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Pinduoduo pioneers neighborhood group-buying service in Shanghai

Written by Song Jingli Published on 

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Group-buying businesses have shunned top-tier cities so far.

Social e-commerce platform Pinduoduo (NASDAQ: PDD) has expanded its Duoduo Maicai service to Shanghai, becoming the first retailer to bring grocery group-buying services to a large city with about 24 million residents, just ahead of the Spring Festival, IT Times reported on Wednesday.

Residents will be able to buy vegetables, meat, eggs, and rice, among other groceries, online and pick them up at a physical location on the following day. Buyers around No 757, Yishanlu Road, Xuhui district in Shanghai, for example, will have seven pick-up spots within one kilometer, most of which are traditional grocery stores. For customers staying around Juyang Xiaoqu, however, KrASIA couldn’t find any convenient collection points nearby.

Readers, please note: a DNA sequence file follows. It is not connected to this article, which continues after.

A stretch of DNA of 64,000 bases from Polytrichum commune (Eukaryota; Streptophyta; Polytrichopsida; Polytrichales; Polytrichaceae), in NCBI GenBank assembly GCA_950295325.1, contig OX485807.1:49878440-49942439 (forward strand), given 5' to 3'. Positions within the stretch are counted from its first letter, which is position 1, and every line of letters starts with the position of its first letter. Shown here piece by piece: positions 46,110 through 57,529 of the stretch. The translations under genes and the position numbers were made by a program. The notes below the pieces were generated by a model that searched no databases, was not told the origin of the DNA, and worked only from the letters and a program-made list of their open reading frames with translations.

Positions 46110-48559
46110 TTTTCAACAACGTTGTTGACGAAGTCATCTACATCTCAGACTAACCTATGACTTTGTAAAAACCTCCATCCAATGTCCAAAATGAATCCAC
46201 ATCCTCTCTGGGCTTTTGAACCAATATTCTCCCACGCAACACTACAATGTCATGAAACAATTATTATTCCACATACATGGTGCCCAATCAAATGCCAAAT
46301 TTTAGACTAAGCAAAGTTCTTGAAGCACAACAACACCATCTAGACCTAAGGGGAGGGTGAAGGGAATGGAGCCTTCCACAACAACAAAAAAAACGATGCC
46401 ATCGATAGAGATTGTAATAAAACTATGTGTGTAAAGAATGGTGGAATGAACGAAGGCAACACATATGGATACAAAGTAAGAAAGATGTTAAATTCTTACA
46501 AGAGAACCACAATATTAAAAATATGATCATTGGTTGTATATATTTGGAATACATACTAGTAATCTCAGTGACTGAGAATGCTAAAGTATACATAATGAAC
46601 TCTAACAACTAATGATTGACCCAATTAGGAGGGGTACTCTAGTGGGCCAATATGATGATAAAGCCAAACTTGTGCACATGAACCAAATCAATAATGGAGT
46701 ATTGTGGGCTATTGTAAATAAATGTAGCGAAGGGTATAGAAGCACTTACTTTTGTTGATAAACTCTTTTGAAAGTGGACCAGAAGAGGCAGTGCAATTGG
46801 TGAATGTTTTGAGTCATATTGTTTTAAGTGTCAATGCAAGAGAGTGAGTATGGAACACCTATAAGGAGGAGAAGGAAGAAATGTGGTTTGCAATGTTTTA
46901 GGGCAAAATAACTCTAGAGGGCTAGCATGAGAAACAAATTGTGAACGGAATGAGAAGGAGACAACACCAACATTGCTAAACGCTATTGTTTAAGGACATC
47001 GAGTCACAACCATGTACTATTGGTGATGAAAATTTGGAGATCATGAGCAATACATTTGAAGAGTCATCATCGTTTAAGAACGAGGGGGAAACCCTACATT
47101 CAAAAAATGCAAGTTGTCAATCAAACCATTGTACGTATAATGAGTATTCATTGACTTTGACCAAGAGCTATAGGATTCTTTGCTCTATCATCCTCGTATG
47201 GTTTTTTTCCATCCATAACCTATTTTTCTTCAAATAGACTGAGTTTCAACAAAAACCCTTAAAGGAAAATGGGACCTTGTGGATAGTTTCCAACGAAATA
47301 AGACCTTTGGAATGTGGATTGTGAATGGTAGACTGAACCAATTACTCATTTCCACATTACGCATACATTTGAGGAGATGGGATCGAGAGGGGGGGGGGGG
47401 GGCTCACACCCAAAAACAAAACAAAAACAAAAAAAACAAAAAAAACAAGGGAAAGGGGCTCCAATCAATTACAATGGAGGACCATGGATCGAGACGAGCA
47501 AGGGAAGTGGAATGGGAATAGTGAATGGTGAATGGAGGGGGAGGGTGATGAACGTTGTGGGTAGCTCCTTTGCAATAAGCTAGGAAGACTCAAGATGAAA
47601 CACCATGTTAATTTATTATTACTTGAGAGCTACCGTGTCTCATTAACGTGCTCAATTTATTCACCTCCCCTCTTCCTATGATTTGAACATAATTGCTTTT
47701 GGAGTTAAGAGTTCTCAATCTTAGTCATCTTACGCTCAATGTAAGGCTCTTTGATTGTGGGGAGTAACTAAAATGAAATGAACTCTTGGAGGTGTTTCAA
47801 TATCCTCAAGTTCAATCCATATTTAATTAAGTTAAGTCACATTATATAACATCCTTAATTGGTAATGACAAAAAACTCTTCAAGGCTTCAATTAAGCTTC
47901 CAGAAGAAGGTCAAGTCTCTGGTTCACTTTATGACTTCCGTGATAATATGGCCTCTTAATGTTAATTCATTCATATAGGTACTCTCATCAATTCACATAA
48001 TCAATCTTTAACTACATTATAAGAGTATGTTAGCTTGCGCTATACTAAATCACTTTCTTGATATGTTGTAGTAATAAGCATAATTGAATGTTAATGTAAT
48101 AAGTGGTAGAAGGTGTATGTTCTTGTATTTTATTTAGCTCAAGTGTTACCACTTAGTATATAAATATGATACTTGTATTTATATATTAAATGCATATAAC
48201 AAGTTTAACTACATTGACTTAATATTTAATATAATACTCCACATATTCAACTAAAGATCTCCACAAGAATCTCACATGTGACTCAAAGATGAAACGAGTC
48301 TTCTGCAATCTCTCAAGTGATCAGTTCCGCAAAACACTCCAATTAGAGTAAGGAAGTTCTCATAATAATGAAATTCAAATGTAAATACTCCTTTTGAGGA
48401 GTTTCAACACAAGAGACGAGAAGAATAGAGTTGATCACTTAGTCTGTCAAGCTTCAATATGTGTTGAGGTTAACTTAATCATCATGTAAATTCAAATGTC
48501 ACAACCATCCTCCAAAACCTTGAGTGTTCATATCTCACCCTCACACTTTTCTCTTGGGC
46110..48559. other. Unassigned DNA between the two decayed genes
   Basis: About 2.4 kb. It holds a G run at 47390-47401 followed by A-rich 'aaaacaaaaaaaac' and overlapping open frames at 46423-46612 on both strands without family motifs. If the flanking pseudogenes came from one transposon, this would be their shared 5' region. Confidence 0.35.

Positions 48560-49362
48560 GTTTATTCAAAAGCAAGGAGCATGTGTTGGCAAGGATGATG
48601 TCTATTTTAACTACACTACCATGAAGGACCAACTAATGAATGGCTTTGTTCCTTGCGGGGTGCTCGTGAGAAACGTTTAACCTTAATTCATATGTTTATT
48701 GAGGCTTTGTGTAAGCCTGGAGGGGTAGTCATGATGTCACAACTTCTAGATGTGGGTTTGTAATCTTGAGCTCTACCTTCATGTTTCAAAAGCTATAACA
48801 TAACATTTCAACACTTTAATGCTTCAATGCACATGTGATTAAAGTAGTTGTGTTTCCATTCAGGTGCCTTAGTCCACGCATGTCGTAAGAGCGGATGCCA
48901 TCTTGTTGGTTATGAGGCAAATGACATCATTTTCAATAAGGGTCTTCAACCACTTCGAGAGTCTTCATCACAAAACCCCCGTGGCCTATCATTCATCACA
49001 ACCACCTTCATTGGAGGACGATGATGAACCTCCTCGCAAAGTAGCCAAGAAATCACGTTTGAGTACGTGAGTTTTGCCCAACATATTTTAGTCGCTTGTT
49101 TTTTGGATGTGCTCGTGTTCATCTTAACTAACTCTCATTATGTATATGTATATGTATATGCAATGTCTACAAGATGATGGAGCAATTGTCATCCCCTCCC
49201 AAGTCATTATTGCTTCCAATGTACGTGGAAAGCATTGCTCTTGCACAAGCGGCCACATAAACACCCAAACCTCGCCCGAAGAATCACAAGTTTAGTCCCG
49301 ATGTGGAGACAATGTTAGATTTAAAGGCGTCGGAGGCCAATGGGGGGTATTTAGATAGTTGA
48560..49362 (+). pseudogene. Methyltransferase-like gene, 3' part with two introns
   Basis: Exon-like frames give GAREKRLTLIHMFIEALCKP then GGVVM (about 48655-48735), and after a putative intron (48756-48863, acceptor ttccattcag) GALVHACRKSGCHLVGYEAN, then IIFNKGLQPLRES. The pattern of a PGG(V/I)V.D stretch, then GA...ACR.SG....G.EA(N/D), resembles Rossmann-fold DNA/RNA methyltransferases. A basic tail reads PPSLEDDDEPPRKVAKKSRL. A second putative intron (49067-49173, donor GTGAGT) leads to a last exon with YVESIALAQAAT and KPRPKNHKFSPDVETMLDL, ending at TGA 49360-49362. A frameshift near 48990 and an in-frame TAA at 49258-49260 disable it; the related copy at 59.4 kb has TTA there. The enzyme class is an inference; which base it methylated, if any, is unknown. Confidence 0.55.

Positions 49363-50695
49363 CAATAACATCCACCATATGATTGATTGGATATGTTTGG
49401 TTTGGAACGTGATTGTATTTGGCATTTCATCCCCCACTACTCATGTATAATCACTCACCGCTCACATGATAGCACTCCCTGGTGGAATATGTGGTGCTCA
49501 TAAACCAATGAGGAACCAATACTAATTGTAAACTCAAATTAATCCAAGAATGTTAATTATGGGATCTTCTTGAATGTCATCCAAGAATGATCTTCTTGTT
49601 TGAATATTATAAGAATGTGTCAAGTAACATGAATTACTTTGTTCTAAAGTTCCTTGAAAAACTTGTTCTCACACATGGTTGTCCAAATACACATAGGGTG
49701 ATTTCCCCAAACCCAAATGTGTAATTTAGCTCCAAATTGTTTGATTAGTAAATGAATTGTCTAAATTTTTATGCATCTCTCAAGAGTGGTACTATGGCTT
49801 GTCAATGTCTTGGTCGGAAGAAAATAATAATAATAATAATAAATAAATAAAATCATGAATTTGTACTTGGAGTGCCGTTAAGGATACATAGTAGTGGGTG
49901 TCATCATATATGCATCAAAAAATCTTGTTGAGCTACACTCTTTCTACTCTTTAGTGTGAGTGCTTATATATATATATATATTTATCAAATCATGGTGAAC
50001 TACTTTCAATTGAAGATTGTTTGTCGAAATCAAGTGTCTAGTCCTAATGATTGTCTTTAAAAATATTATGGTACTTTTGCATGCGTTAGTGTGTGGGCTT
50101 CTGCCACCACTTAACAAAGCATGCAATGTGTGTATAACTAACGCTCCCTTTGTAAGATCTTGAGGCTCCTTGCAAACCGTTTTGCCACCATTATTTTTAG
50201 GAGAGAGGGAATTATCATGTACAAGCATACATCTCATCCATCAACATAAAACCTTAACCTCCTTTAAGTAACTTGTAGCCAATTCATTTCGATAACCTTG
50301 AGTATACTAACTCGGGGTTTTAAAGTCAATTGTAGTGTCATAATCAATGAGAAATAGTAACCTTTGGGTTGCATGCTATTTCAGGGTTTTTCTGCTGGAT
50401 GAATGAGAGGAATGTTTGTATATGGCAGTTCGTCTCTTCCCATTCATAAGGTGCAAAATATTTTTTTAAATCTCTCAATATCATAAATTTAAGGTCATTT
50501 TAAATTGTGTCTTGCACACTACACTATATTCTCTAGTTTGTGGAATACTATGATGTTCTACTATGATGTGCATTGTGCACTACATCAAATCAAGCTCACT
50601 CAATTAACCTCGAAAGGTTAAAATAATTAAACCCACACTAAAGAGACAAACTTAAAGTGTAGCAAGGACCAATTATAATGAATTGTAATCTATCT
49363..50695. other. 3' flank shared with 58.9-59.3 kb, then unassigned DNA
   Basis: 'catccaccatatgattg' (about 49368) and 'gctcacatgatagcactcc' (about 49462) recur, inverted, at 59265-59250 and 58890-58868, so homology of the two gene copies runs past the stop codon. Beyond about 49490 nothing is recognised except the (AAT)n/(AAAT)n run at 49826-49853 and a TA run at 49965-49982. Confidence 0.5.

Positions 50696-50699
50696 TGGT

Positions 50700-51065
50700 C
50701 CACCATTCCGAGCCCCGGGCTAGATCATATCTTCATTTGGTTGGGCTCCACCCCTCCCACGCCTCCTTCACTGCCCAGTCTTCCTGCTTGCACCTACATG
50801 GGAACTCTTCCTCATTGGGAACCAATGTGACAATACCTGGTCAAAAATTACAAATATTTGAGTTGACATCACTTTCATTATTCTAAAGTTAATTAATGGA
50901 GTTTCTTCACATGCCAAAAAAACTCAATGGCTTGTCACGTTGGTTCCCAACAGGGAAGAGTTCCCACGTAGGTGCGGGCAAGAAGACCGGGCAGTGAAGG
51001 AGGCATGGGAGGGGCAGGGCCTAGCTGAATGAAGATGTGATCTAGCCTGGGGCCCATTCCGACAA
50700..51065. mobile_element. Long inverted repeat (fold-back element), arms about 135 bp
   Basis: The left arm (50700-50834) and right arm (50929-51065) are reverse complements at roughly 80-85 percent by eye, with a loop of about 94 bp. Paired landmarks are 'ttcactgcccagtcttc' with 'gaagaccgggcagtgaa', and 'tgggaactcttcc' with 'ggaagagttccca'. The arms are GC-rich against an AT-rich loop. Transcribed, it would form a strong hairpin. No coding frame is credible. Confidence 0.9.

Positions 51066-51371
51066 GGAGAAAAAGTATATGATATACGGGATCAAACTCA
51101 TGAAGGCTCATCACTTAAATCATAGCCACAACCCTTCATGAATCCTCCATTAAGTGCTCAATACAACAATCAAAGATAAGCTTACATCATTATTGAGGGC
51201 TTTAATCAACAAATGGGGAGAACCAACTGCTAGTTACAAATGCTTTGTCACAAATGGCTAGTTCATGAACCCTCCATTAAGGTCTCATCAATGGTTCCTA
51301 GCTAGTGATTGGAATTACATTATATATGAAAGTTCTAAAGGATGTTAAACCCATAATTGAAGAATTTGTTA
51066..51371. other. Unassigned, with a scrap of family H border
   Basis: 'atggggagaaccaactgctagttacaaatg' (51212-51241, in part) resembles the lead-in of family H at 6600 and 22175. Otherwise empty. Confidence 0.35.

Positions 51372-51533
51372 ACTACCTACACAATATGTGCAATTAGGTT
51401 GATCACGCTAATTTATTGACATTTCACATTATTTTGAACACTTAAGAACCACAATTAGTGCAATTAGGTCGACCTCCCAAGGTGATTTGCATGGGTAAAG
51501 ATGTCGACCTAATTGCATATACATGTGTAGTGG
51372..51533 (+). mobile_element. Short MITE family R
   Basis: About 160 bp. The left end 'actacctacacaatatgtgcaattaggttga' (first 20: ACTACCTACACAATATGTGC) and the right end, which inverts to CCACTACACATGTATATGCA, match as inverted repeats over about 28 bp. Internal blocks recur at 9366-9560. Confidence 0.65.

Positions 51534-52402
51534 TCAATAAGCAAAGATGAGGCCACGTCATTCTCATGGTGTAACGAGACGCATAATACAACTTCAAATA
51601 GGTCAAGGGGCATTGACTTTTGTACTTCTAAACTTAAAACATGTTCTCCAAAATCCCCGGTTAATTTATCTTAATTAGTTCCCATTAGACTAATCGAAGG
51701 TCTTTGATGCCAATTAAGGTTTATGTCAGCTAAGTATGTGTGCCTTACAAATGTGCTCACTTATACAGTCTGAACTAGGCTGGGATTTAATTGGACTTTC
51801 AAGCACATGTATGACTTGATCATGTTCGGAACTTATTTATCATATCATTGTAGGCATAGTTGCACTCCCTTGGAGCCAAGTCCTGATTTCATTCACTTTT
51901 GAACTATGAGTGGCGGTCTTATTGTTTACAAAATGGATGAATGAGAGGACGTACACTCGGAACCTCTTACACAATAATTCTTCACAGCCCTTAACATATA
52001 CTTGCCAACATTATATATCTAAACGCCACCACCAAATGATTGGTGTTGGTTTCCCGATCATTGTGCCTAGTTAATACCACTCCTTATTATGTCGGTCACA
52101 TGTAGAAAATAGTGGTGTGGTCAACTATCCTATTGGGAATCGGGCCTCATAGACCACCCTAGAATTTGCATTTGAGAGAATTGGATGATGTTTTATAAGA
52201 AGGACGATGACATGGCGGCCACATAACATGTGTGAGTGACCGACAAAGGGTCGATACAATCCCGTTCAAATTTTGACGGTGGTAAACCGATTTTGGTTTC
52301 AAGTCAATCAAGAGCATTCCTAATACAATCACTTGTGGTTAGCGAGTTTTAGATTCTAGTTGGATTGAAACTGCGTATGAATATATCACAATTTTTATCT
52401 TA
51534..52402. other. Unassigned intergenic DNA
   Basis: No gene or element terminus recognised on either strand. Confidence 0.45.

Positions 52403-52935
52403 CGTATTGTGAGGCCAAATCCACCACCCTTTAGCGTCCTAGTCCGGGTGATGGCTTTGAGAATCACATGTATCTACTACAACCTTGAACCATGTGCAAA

The neighborhood group-buying model offers users relatively low prices, while it helps sellers to secure orders a day earlier, reduce inventory, and cut logistics costs. It was first invented by Xingsheng Youxuan around 2017 in Changsha, in the central Hunan province. Ride-hailing firm Didi Chuxing, food-delivery app Meituan, and Pinduoduo all chimed in last year as COVID-19 boosted online grocery shopping.

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Like Xingsheng, all these internet giants started their services in medium-sized cities, where residents are relatively free after work to collect their deliveries. Dwellers of China’s four tier-one cities Beijing, Shanghai, Guangzhou, and Shenzhen, usually get their groceries delivered at home within about one hour.

As of Tuesday, Duoduo Maicai, which first launched in August in the Hubei province, is available in Shanghai. Earlier than this, Duoduo Maicai and Meituan Youxuan have already been available in Guangzhou and Shenzhen.

“Shanghai is where Pinduoduo is headquartered and it is a city where people in general are price sensitive,” Zhuang Shuai, a retail veteran and founder of Bailian Consulting told KrASIA.

The group-buying platforms are still all at the stage of nurturing purchase habits and could be in a fiery competition within the next five years, he presumes. “Brick-and-mortar stores, on-demand delivery, and neighborhood group-buying will co-exist in the grocery retail sector for a long time,” said Zhuang.

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